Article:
Viewed as something of an unknown, the 22-year-old quarterback from Southern Methodist University attracted little fanfare during the pre-draft period, and had considerable doubts as to whether he’d be chosen. His collegiate career, which ended on a high note, certainly had its share of tumultuous periods. Despite a productive two years at SMU, Gilbert did not receive an invitation to the NFL Combine. At least on some level, the questions crept in Gilbert’s mind.
With a precious few picks remaining, and no aspect of the draft remaining in his control, Gilbert turned to another subject entirely to pass the time—golf. While watching a PGA tour event, and not the NFL draft, Gilbert received the call from the Rams informing him of the team’s use of a compensatory sixth-round pick on him.
“I was kind of tired of sitting in front of the (draft), so I went in the other room and watched the Players Championship,” Gilbert said. “Obviously, I came back in when I got the call from Mr. Snead and Coach Fisher, but I was in there for a little while until I heard my name.”
Gilbert’s path to life as an NFL prospect was a circuitous one. Prior to his successful two-year run as the starter at SMU, the strong-armed Gilbert was at one time deemed the successor to Colt McCoy under center at the University of Texas. That transition wasn’t a smooth one, as Gilbert struggled during two-plus seasons with the Longhorns, before transferring to SMU, where his collegiate career took off under the tutelage of coach and offensive innovator June Jones. The move to SMU was not only beneficial on a football level for Gilbert, but also on a personal one.
“Obviously, leaving Texas was a tough situation for me, but I felt like it made me into a better player and a better person,” Gilbert said. “Getting the opportunity to play for June Jones and his offense that lets quarterbacks throw the ball around quite a bit was something that was very exciting for me and it obviously turned out to be a great experience for me at SMU.”
With the struggles of his days in Austin behind him, Gilbert became a productive player as a junior at SMU, and saw his NFL draft opportunity become a possibility as a senior last fall. He threw for 3,528 yards and 21 touchdowns to just seven interceptions in 10 games with the Mustangs.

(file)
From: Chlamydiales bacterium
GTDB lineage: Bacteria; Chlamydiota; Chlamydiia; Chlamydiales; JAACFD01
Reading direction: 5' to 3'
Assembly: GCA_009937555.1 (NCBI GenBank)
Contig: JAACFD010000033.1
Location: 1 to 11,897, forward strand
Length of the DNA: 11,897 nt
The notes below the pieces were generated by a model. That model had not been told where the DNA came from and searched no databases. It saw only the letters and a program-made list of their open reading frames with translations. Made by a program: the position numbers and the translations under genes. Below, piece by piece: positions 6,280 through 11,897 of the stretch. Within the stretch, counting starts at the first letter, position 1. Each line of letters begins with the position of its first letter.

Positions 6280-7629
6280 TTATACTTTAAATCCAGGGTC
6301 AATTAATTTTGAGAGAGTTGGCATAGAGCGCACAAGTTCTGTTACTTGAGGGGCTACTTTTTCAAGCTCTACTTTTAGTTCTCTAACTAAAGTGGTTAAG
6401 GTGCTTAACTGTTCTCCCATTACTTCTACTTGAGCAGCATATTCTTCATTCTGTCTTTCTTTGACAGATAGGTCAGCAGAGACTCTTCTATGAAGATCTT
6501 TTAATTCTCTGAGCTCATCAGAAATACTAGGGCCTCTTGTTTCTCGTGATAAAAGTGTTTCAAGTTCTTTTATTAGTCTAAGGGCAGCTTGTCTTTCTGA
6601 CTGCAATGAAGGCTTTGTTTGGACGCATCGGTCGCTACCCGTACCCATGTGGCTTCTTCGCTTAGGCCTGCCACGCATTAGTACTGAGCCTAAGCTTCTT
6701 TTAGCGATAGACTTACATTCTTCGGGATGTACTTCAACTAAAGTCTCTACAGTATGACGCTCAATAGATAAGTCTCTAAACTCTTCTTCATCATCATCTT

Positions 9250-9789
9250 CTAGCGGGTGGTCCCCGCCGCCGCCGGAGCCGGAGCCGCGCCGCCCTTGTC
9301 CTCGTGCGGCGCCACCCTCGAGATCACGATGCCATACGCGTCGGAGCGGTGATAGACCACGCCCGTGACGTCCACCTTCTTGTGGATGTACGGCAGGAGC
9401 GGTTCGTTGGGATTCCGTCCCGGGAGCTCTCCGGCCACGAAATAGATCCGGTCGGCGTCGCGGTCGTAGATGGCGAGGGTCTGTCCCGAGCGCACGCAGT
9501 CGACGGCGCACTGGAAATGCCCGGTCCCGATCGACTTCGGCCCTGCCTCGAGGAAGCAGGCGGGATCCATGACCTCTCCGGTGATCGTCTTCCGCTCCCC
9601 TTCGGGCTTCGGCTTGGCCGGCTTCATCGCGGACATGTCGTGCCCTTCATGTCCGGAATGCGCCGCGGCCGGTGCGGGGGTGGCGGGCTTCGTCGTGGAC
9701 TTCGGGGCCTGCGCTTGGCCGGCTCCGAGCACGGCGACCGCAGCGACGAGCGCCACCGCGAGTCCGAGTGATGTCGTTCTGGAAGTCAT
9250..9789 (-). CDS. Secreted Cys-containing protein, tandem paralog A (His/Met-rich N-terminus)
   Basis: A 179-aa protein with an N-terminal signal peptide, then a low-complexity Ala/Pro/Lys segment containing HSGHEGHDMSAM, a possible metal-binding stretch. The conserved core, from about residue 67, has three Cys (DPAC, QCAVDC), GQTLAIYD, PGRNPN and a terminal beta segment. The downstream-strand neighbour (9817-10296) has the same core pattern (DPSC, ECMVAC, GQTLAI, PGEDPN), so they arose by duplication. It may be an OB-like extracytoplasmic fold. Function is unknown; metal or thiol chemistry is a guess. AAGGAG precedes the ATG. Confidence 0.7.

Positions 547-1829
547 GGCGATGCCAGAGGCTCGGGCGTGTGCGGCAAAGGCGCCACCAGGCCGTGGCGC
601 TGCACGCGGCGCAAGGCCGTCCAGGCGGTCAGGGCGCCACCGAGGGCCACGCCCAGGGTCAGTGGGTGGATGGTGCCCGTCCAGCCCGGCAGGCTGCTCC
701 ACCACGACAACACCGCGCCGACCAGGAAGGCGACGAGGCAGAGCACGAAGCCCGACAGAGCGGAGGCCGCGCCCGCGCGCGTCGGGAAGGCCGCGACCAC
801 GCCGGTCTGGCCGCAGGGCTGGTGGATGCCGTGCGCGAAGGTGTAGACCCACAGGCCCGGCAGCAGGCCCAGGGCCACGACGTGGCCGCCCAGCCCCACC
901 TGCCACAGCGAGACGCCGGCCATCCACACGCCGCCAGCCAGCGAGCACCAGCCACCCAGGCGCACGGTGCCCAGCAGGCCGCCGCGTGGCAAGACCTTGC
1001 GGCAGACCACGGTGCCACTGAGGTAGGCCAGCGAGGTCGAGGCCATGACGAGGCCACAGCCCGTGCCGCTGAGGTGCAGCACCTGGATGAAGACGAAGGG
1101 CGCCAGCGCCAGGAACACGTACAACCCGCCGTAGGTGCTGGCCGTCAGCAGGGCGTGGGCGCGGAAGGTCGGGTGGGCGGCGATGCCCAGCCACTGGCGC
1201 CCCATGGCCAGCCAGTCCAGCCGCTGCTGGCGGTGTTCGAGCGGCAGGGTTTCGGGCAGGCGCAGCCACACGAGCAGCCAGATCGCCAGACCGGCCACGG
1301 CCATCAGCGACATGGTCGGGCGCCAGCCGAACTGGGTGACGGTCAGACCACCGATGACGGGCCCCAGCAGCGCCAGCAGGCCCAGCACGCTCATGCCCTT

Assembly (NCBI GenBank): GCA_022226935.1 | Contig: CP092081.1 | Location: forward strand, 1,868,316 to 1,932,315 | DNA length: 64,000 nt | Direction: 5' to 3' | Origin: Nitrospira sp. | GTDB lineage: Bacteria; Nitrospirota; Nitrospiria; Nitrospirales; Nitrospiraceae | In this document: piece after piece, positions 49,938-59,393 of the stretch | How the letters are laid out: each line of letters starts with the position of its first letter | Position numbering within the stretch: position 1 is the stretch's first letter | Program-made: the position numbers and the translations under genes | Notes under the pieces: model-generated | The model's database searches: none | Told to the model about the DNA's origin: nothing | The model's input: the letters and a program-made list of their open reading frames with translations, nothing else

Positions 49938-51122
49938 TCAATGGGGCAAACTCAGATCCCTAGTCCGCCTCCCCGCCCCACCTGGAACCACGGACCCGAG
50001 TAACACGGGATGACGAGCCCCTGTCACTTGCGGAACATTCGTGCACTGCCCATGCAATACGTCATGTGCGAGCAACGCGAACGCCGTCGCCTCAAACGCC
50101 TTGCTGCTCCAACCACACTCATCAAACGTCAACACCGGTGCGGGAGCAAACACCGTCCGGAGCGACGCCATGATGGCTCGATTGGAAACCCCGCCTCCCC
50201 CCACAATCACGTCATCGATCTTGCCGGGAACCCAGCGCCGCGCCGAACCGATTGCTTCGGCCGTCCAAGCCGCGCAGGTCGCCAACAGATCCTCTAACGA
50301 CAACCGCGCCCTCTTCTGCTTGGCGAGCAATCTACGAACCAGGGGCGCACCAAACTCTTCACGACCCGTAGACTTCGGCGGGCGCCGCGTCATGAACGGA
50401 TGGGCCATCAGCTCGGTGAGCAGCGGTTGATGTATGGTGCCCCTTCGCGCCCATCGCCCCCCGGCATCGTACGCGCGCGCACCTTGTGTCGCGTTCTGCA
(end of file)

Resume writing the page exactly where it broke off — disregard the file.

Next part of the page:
Now a Ram, Gilbert finds himself working under a pair of veteran signal-callers in
“I did a little research on the depth chart as soon as I got taken, and I knew this would be a great opportunity,” Gilbert said. “Sam (Bradford) is a guy that I watched for six years (in the NFL and college), even when he was at Oklahoma. Shaun Hill is a guy who, anyone who does this for 12 years is doing something right. He’s someone that I’ve tried to ask a lot of questions to. I’ve got Sam on my left in the locker room and Shaun on my right. It’s great to learn from those two guys. To get out on the field and see those guys work, I feel like I’ve learned a lot already.”
Gilbert figures to gain further reps this week, as the Rams begin their organized team activities, which will run through June 20. Though he understands his current place on the team’s depth chart and has embraced his front-row seat in learning the ropes from a pair of veterans at his position, Gilbert stopped short of projecting a lengthy stay as a third-string quarterback in the NFL.
“My goal is…yeah, there are two veterans here, but that hasn’t changed my attitude,” Gilbert said. “I still want to learn as much as I can and progress as fast as I can, understanding that there is a learning process here that I have to go through. My job is to compete, work my tail off and I’ve got the advantage of working with those two guys.”